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Exploring the Relationship between Calibration and Self-Regulated Learning
Educational Psychology Review
  • Nancy J. Stone, Missouri University of Science and Technology
The calibration and self-regulated learning literatures were reviewed. Calibration is a measure of how accurately individuals assess their confidence in their own knowledge. Self-regulated learning is a process of developing goals, using strategies, and monitoring performance in order to complete tasks. Individual characteristics, self-testing, and feedback are common components of both calibration and self-regulated learning; however, the specific aspects of these components often differ. Different levels of calibration might suggest different applications of self-regulated learning or different phases in task completion or learning. Certain types of self-regulation might impact calibration. These reciprocal effects between calibration and self-regulation are unclear and should be evaluated. Determining whether self-regulated learners can and should become well calibrated also is an important instructional design issue. Suggestions for research are presented.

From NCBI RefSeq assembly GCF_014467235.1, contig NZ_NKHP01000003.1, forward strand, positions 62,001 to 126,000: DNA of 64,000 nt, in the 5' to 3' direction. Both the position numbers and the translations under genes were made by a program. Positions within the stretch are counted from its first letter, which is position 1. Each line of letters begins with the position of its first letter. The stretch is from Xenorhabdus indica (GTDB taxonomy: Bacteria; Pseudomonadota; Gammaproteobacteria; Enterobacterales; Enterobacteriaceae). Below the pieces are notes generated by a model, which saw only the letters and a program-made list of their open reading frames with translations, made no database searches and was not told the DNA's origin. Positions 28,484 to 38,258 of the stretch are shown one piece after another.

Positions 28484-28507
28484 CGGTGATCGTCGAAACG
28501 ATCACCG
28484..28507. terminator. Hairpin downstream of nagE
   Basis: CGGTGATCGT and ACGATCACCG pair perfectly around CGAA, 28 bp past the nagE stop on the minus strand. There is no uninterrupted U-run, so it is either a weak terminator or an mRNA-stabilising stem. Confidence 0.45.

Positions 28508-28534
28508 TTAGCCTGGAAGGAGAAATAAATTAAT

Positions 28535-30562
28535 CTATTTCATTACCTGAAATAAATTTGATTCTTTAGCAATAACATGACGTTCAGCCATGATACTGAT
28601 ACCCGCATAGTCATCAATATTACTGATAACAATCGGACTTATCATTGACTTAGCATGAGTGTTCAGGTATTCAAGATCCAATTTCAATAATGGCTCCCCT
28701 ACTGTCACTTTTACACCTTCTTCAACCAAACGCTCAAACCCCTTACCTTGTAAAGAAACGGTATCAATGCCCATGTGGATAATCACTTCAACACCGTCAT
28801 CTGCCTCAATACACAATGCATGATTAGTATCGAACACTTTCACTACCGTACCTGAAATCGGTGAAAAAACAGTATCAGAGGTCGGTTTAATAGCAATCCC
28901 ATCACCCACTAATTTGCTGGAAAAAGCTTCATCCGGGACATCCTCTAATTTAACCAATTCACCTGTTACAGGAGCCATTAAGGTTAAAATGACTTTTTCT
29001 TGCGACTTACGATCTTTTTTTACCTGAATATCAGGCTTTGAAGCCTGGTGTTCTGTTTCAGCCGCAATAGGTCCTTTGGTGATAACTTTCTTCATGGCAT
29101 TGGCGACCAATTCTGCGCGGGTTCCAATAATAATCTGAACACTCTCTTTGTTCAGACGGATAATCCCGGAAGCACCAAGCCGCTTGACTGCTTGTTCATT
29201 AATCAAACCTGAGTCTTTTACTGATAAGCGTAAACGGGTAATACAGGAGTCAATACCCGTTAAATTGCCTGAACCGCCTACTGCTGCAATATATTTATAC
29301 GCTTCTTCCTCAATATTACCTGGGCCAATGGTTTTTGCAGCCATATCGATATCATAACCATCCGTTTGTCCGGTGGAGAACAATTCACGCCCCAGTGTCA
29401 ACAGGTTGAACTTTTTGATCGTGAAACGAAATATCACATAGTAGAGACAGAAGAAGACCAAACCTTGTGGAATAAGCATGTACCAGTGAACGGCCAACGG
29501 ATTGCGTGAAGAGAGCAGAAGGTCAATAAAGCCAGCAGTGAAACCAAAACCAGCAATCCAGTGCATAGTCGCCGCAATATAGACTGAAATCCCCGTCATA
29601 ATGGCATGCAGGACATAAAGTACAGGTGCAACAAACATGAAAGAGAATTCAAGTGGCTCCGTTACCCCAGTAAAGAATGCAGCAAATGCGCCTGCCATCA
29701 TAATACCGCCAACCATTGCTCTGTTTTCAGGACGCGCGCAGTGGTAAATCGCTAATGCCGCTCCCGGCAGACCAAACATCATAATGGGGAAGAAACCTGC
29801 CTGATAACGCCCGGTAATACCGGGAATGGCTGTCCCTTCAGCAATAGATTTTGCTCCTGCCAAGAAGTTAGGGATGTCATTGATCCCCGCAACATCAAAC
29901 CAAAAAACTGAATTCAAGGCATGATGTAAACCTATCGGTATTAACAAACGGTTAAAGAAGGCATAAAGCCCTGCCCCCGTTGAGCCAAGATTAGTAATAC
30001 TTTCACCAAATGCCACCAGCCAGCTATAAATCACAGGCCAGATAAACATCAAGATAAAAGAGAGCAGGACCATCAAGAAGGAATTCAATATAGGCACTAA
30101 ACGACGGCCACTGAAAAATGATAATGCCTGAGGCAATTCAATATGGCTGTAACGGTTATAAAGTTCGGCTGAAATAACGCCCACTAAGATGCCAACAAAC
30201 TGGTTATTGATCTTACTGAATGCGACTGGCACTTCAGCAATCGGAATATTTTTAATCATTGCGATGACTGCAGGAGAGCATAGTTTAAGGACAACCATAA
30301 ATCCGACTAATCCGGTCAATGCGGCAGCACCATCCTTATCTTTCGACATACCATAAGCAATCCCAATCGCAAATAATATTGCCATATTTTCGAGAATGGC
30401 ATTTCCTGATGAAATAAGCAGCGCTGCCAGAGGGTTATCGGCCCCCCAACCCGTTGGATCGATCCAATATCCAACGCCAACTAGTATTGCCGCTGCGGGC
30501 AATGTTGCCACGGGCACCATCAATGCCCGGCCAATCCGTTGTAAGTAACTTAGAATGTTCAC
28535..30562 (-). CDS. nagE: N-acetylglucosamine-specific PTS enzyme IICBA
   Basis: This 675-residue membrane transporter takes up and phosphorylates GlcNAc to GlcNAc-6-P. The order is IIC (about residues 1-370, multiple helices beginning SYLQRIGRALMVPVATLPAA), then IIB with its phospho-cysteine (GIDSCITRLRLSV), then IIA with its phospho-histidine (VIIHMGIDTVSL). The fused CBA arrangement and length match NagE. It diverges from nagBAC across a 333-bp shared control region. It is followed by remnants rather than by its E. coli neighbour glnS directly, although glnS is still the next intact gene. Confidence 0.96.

Psychological Science
Keywords and Phrases
  • Calibration,
  • Instructional Design,
  • Self-Regulated Learning,
  • Student Learning
Document Type
Article - Journal
Document Version
File Type
© 2000 Springer New York, All rights reserved.
Publication Date
Citation Information
Nancy J. Stone. "Exploring the Relationship between Calibration and Self-Regulated Learning" Educational Psychology Review Vol. 12 Iss. 4 (2000) p. 437 - 475 ISSN: 1040726X
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